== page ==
Plaintiff received his high school diploma and completed vocationAL training for heavy equipment repair. (R. at 149). From 1984 until June 9, 2009, he worked at a company called Traco, which manufactures windows. (R. at 144, 621). Plaintiff performed a variety of jobs during his time at Traco. Most recently, he worked as a line leader, which job entailed passing out orders for jobs, making sure that materials and tools were ready, keeping the line moving, and performing quality inspections. (R. at 144). He supervised approximately eight other people. (R. at 145). In the past, he worked in quality control for over six years. (R. at 620).

Plaintiff, however, began developing depression and anxiety in 2009, which conditions hindered his job performance. ( Id. ). For example, Plaintiff started to experience symptoms of panic attacks during his commute to work and during the workday. ( Id. ). He consequently went on medical leave under the Family Medical Leave Act; in June 2009, he was placed on short-term disability. ( Id. ).

In his application for DIB, Plaintiff claimed that he has been unable to work since June 9, 2009 due to depression and anxiety. (R. at 143). He explained that his depression interfered with his concentration and caused low self-esteem. ( Id. ). Additionally, stress caused him to feel nervous and sometimes to experience panic attacks. ( Id. ). In his Self-Report, Plaintiff described his daily activities as including taking his medication; eating breakfast; cleaning up; researching jobs on the internet; taking care of his dogs; eating lunch; watching television or napping; cooking supper; cleaning up; going out with his wife, if the couple needed to spend time together; and then going to bed. (R. at 152). Plaintiff reported that his illness interfered with his sleep because at times he wakes up experiencing a panic attack. (R. at 153). He denied problems with personal care. (R. at 153-54). He prepared his own meals, including "sandwiches [and] complete meals" on a daily basis, although at times his illness caused him to not feel like cooking or eating. (R. at 154). Plaintiff also performed house and yard work such as cleaning and doing repairs, for which he required no help or encouragement. ( Id. ). Plaintiff was able to go outside and get around "quite often, " and drove a car. (R. at 155). He often went out alone, although he preferred to have family with him because he was afraid of experiencing panic attacks. ( Id. ). With respect to hobbies and social activities, Plaintiff generally played computer games, watched television, walked his dogs, and drew, depending on his mood. (R. at 156, 159). He described experiencing panic attacks that depleted his energy, and that his depression interfered with his ability to think. (R. at 157, 159).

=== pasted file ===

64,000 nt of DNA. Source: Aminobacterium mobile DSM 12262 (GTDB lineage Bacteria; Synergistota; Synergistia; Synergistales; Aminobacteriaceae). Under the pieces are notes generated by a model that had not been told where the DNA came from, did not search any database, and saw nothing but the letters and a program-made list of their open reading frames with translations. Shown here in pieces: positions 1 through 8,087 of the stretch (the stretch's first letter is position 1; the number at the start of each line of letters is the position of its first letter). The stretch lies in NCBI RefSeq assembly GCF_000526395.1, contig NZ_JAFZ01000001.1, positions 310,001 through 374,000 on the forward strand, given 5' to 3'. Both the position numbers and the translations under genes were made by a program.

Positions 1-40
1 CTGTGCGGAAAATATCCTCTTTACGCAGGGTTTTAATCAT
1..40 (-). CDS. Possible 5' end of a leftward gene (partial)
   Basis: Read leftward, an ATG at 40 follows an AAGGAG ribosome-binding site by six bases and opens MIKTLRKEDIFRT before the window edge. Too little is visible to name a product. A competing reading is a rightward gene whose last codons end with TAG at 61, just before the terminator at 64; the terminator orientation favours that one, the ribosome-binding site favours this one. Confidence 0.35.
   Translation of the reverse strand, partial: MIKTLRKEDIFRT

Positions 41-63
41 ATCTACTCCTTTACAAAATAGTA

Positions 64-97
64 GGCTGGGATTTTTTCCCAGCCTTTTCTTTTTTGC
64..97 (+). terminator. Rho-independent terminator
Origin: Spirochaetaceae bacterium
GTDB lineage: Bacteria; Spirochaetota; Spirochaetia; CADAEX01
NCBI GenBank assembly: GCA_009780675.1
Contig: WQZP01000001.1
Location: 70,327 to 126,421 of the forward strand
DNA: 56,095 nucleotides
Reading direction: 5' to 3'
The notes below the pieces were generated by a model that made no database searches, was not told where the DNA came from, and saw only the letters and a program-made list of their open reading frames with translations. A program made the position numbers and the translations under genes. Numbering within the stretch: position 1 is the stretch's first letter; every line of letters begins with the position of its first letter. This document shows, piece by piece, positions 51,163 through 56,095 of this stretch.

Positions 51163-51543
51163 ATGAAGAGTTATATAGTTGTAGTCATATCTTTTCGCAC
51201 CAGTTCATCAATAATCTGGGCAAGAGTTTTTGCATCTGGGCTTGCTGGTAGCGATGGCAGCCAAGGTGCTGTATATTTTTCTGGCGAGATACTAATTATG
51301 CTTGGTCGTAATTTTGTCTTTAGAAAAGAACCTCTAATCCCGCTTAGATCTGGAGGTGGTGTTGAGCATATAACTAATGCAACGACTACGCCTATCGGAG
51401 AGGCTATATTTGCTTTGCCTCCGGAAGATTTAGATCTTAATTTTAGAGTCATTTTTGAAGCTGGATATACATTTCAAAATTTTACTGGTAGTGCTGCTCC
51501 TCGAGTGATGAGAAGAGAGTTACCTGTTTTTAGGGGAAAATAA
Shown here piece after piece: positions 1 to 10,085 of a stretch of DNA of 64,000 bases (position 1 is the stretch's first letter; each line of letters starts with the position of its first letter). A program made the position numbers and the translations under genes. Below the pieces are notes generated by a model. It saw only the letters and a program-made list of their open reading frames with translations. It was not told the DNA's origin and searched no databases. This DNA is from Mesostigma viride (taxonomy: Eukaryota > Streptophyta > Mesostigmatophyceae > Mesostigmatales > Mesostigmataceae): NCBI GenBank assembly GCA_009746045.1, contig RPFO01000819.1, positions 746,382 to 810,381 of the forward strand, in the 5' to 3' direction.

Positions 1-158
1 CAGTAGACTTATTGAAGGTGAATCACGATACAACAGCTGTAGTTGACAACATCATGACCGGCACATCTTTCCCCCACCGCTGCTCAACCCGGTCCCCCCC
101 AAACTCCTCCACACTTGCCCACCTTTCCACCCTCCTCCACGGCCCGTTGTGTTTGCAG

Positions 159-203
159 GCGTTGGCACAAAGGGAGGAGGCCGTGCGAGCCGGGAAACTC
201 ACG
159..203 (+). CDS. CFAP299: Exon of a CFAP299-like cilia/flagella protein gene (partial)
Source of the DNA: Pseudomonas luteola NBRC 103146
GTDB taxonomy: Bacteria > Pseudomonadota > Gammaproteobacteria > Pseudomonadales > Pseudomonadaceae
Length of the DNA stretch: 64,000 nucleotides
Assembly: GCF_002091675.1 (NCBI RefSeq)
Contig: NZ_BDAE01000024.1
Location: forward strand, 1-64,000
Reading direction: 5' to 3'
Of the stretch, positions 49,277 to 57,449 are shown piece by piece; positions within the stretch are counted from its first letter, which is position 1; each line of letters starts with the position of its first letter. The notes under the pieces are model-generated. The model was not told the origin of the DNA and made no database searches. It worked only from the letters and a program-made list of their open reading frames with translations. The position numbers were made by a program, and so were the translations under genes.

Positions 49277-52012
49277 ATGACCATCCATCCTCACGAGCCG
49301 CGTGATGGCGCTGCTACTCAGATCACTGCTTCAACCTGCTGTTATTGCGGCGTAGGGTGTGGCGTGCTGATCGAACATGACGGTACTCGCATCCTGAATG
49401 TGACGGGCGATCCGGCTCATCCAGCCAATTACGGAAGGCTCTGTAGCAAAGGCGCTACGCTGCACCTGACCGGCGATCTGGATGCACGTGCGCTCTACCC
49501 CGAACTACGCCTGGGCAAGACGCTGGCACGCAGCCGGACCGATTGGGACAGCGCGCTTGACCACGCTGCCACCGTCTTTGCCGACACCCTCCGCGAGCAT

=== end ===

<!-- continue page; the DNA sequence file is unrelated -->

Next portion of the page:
B. Mental Health Treatment